FIG. 12 is a schematic end view of the present building wall fin unit, illustrating various dimensions; and

FIG. 13 is a fragmentary isometric view of mold apparatus employed in the manufacture of the present building wall fin unit.

DESCRIPTION OF THE PREFERRED EMBODIMENT(S) FIG. 1 illustrates a building 20 having exterior walls 22 and a roof 23. Each of the exterior walls 22 is pro vided with a plurality of building wall fin units 24. The wall fin units project outwardly from the exterior Wall 22 and may extend from ground level to the level of the roof 23. The wall fin units 24 are prominent feature elements which interrupt the large expanse of flat area which the exterior walls 22 would present in the absence of the wall fin units 24.

Referring to FIG. 2, the present building wall fin unit 24 comprises a generally U-shaped shell 26 fabricated from reinforced plastic and including a base 28 and tWo legs 30 terminating in spaced-apart inboard longitudinal edges 32. The building wall fin unit 24 is provided with bracket means 34, such as plate members 36 which are secured to the shell 26 and have terminal mounting portions 38 which are usually coplanar. Alternatively, the building wall fin unit 24 may, instead, be provided with bracket means 34, such as structural angles 40, shown in dotted outline, which are secured to the shell 26.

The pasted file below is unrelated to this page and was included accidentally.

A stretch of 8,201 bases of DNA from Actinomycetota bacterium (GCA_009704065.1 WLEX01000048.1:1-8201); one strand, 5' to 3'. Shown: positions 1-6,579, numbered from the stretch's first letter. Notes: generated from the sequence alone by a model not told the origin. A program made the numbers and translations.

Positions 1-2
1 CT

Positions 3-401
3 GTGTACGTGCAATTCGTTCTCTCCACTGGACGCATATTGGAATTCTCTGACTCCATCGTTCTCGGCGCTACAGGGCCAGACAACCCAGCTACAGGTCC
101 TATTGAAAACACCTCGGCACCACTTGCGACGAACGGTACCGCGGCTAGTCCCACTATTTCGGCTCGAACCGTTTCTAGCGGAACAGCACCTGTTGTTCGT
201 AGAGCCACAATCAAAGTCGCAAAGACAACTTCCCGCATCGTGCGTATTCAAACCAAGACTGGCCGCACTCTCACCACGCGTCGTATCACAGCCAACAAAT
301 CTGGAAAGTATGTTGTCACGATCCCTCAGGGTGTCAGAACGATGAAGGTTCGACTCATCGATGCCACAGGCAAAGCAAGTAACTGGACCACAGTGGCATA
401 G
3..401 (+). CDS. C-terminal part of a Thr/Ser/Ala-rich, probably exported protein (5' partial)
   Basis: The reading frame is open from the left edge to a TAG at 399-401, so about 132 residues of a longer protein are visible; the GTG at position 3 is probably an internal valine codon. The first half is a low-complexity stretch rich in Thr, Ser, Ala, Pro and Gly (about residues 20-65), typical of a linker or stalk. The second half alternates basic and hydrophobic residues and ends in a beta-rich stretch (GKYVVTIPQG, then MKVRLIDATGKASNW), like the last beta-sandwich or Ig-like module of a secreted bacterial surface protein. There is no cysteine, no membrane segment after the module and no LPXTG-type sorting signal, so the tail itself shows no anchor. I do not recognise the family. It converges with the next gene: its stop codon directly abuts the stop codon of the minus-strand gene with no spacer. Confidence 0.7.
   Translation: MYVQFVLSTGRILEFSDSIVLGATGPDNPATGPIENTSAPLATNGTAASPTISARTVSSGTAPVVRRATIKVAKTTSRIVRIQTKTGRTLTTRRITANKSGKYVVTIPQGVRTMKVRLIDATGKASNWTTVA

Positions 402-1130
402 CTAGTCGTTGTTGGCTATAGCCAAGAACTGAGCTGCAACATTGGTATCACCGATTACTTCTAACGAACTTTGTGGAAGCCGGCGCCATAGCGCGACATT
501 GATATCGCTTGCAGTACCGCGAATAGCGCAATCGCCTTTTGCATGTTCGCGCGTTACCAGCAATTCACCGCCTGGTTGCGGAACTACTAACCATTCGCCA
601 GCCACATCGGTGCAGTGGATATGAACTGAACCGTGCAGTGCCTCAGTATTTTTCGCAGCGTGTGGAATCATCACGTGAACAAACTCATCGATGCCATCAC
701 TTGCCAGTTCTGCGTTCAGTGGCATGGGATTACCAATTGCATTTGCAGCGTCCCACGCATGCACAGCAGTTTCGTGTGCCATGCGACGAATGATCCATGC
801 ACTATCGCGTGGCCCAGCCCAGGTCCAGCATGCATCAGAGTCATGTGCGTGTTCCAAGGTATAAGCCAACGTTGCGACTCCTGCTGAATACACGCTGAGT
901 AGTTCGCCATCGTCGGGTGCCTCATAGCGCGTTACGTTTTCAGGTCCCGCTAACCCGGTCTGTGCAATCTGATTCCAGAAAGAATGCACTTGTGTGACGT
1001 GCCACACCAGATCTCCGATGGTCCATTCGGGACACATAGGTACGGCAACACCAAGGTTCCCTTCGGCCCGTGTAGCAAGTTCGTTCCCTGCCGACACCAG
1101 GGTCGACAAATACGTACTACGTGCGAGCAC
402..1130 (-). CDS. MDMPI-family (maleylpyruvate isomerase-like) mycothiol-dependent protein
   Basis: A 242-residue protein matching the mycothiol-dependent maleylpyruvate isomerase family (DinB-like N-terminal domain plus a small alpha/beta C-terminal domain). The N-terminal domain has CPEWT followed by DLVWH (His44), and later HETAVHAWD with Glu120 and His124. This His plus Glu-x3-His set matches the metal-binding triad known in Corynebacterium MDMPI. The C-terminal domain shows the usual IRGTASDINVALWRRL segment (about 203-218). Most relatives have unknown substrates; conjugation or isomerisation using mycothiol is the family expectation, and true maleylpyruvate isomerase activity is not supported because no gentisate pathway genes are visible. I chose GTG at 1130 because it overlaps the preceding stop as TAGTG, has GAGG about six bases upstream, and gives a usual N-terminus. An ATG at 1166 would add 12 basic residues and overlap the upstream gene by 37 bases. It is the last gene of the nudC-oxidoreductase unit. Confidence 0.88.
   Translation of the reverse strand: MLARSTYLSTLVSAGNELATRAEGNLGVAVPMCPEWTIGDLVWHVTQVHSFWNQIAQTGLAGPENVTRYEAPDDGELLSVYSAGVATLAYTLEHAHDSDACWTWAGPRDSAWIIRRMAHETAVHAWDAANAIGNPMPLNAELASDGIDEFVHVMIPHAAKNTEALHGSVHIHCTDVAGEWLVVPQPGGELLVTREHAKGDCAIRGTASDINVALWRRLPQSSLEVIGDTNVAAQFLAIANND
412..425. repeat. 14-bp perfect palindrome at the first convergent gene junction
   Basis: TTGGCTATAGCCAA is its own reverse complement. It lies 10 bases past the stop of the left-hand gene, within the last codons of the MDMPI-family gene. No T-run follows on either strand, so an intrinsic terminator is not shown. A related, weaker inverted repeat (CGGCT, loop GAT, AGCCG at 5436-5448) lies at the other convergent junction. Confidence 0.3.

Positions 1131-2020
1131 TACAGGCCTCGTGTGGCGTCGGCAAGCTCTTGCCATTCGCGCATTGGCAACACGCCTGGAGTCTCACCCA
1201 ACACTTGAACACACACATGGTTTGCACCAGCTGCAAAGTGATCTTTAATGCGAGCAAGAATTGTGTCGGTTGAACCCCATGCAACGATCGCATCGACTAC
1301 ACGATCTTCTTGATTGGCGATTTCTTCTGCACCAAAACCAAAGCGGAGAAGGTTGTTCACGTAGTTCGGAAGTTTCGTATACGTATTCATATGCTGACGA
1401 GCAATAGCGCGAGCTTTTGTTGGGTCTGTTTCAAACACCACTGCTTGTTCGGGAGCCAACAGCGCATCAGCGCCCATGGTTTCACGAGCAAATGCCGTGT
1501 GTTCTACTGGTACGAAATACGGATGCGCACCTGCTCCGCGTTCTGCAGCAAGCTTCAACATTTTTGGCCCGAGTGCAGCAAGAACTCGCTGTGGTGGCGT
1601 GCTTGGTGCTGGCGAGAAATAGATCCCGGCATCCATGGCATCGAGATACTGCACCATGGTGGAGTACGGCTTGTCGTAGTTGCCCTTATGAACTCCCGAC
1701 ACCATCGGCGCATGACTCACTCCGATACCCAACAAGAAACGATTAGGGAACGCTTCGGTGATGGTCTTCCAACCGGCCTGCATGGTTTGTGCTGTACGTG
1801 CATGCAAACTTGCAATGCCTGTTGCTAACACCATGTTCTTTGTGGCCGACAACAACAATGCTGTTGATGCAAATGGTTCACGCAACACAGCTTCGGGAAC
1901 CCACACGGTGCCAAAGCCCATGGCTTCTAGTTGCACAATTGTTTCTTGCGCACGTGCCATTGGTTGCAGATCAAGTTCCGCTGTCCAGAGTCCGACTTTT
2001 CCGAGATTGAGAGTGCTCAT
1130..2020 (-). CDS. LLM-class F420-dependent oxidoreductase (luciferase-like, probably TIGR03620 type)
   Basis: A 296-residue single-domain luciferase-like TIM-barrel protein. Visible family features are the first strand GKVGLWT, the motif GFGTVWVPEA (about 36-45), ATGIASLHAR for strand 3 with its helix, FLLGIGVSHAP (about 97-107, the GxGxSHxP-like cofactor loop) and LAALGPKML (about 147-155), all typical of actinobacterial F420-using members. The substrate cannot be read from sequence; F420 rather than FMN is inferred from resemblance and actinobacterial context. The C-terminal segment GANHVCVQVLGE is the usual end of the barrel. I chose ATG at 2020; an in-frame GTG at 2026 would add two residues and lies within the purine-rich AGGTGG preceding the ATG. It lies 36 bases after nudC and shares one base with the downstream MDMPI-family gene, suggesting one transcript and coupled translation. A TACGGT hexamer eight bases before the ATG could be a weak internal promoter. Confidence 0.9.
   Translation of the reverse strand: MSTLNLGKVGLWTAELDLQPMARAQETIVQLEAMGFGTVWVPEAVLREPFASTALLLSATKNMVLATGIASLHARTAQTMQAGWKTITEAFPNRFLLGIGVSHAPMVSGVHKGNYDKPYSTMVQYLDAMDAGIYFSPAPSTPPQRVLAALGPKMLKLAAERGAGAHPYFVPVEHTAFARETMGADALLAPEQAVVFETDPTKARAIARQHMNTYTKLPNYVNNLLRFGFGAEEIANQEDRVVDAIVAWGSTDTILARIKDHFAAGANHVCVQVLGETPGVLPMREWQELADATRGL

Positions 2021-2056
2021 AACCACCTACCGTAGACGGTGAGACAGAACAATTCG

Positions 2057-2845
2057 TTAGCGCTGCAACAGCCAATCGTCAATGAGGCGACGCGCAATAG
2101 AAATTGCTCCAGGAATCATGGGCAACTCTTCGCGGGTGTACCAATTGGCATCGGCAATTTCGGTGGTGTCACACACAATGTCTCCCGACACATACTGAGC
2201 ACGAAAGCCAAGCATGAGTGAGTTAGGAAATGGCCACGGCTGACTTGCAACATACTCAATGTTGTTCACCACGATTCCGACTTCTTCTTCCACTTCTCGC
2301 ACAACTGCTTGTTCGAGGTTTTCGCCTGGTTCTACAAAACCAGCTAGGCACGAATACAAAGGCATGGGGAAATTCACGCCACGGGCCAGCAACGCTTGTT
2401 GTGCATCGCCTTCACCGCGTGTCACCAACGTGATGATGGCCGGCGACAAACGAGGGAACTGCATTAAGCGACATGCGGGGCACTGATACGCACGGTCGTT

If desired, a lightweight fireproofing material 42 may be applied to the inner surfaces of the web 28 and the legs 30 of the building wall fin unit 24. Lightweight fireproofing materials suitable for use in the present invention include vermiculite, sprayed fibrous materials, foamed gypsum, and the like.

Referring to FIG. 3, the shell 26 comprises a cured thermoset resinous mass 44 which engulfs and surrounds reinforcing fibers 46. If desired, a weather resistant film 48 may be secured to an exterior surface 49 of the resinous mass 44 during fabrication of the shell 26. The